7 Disney Movie Tropes That Are Problematic As Hell (Or Just Plain Stupid)

Image credit: Legion-Media

Disney princesses teach children about domestic helplessness and toxic relationships.

The best thing that can happen to a girl is Prince Charming

The fundamental philosophy of all Disney fairy tales is true love. It is what all little girls are encouraged to aspire to.

Not to education, self-actualisation, creativity, or career, but to an ideal husband that most likely does not even exist in the real world.

Of course, there's nothing wrong with love per se, but when was the last time you saw a knight in shining armour on your street? Cinderella endures all the hardship and humiliation only to finally catch the eye of the royal heir. And Snow White and Aurora stay asleep until they are awakened from their comas by their brave betrothed ones. So should we be surprised when teenage girls run away from home with the first guy they meet or get depressed because their classmates don't live up to their expectations? There is nothing wrong with telling kids that love is good.

Just make sure you also mention there is more to life than finding a good husband.

If you are kind and patient, happiness will find you

Perhaps the worst thing you can learn from fairy tales is inaction. At the most critical moment, Disney characters always get saved by fairy godmothers, talking badgers, genies, magic carpets, enchanted horses, or good magicians. In real life, however, such providence hardly ever works. Often, a person's fate depends only on their own decisions and actions. Sure, fortune favours the brave, but science also teaches us that it favours the prepared mind.

Prepare for that test, and you won't need to rely on a fairy godmother to save you in the nick of time.

The monster can be fixed

Belle from Beauty and the Beast offers one of the most dubious messages.

In today's parlance, she's clearly suffering from Stockholm syndrome, which makes her stay in an abusive relationship. The message is that you can turn even the worst monster into a prince with enough love and care.

Not only does Belle not try to escape the clutches of the monster who abducted her, but she also manages to truly love him. But while there is a curse in her magical world that can be broken with a kiss, in reality, there is no such magic. If a man disrespects or abuses you, you don't want to hang around and wait for a miracle. But then again, if you're dealing with depression rather than aggression, there is hope, but your partner might need professional help rather than a kiss. You also want to learn to tell depression and aggression apart, though, and Beauty and the Beast definitely has nothing to say about that.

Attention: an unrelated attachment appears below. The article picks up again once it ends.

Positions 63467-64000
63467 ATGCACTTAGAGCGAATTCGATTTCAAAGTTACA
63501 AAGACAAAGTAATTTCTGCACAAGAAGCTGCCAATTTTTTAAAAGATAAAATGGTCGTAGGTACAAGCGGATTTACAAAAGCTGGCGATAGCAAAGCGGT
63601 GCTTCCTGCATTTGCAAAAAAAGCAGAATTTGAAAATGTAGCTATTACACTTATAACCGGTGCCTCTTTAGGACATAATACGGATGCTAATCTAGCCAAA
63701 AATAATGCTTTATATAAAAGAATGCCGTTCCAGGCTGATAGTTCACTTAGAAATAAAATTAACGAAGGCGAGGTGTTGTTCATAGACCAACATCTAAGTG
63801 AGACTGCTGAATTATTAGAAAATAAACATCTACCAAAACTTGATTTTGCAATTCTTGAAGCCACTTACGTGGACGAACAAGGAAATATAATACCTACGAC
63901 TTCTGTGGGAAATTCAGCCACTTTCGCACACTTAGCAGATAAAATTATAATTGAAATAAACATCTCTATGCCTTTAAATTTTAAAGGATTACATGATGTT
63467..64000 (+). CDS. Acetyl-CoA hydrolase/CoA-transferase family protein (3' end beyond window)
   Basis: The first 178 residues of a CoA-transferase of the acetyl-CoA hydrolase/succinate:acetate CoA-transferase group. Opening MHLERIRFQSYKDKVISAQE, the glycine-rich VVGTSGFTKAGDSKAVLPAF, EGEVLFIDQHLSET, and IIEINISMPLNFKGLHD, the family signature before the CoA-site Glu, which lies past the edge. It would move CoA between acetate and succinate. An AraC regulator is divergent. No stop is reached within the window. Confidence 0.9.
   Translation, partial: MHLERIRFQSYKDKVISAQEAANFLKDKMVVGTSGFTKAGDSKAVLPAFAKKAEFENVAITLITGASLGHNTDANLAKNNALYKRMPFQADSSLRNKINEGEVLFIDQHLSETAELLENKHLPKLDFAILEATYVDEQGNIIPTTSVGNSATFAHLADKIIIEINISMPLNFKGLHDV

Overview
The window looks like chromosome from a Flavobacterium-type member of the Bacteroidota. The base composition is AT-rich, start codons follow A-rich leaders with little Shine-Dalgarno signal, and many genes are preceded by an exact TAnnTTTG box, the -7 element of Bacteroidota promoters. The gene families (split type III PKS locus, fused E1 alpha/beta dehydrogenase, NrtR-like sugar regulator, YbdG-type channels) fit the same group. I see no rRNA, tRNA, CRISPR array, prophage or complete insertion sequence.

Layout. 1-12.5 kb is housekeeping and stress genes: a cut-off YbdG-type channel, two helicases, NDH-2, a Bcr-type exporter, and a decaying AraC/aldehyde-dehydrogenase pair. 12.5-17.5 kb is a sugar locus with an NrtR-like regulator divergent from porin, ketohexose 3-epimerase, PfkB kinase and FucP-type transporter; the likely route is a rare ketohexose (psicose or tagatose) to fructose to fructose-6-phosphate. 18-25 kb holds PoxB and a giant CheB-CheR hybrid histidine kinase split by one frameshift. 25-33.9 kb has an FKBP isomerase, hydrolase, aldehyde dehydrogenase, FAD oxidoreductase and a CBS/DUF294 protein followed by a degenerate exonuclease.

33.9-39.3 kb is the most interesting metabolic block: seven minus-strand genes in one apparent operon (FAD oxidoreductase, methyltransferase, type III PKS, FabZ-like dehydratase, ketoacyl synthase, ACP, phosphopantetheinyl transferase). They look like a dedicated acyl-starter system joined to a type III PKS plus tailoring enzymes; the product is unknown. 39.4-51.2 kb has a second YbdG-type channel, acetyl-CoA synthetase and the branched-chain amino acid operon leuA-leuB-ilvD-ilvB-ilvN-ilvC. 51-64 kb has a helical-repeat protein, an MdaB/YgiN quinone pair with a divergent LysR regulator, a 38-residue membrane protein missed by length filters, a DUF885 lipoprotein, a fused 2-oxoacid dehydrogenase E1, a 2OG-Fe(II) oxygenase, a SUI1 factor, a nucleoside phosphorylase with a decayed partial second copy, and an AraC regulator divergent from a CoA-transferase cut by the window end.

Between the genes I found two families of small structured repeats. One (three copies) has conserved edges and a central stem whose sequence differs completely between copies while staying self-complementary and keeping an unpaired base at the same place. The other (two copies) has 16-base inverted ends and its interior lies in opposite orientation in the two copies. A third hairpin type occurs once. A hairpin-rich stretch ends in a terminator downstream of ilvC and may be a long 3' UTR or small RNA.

A woman should know her place

Snow White makes the dwarves like her by cooking their food and cleaning their house, not complaining and singing happy songs. Belle wins the Beast's heart by running his castle for him.

The prince only falls in love with Cinderella because of her beautiful dress, and she is scared he might see her without it. And Ariel's chosen one is only too willing to dump her when he hears another woman's sweet voice.

All of these cartoons drum it into girls' heads that they should be quiet, submissive, and beautiful, or nobody will ever want them. And don't even get us started on supporting female characters.

The stepmother is always the wicked witch

Another Disney stereotype has to do with family relationships. It ties in with the previous issue we looked at. Almost all cartoon protagonists are poor orphans suffering at the hands of evil stepmothers.

Snow White is poisoned with an enchanted apple by her father's new wife, who is jealous of her beauty. Cinderella is systematically abused throughout her childhood and adolescence by her stepmother and her daughters. Belle, Ariel, Pocahontas, Aurora, and other princesses rarely have loving females in their lives.

There is always an unhappy father and an evil stepmother. The reality is most families break up for one reason or another. So it's essential to ensure children understand that a divorce is not the end of the world and that the new partner of the parent they're living with is just a human being who can be kind and deserves respect.

A person can be kissed without his or her consent

Even more questionable in today's society is the so-called "True Love's Kiss," which removes all spells and unites the characters forever. Even if they see each other for the first time and one is asleep.

In and of itself, this image is quite beautiful and romantic. But sometimes, it can be misinterpreted. After all, only in fairy tales do lovers understand without words that they both want the same thing. And what if the sleeping beauty doesn't want anything to do with Prince Charming?

In the real world, kissing a sleeping person without their explicit consent could lead to molestation or even rape charges.

Happily ever after...

And last but not least, we've got the happily ever after myth pushed by Disney in practically every production. Win the heart of the person you love, defeat the villain, consummate the relationship, and that's it; you've made it, you've arrived, and your life is going to be paradise on earth from this point forward.

But is it, though? Real life begins after the credits roll.

Weirdly, nobody's yet made an animated movie about the prince and the princes bickering over whose turn it is to do the dishes today, or who'll be taking out the trash tonight or which school their children will go to, or even which neighbouring country to invade and annex. But real life is made up of such little battles, and happily ever after is never the end.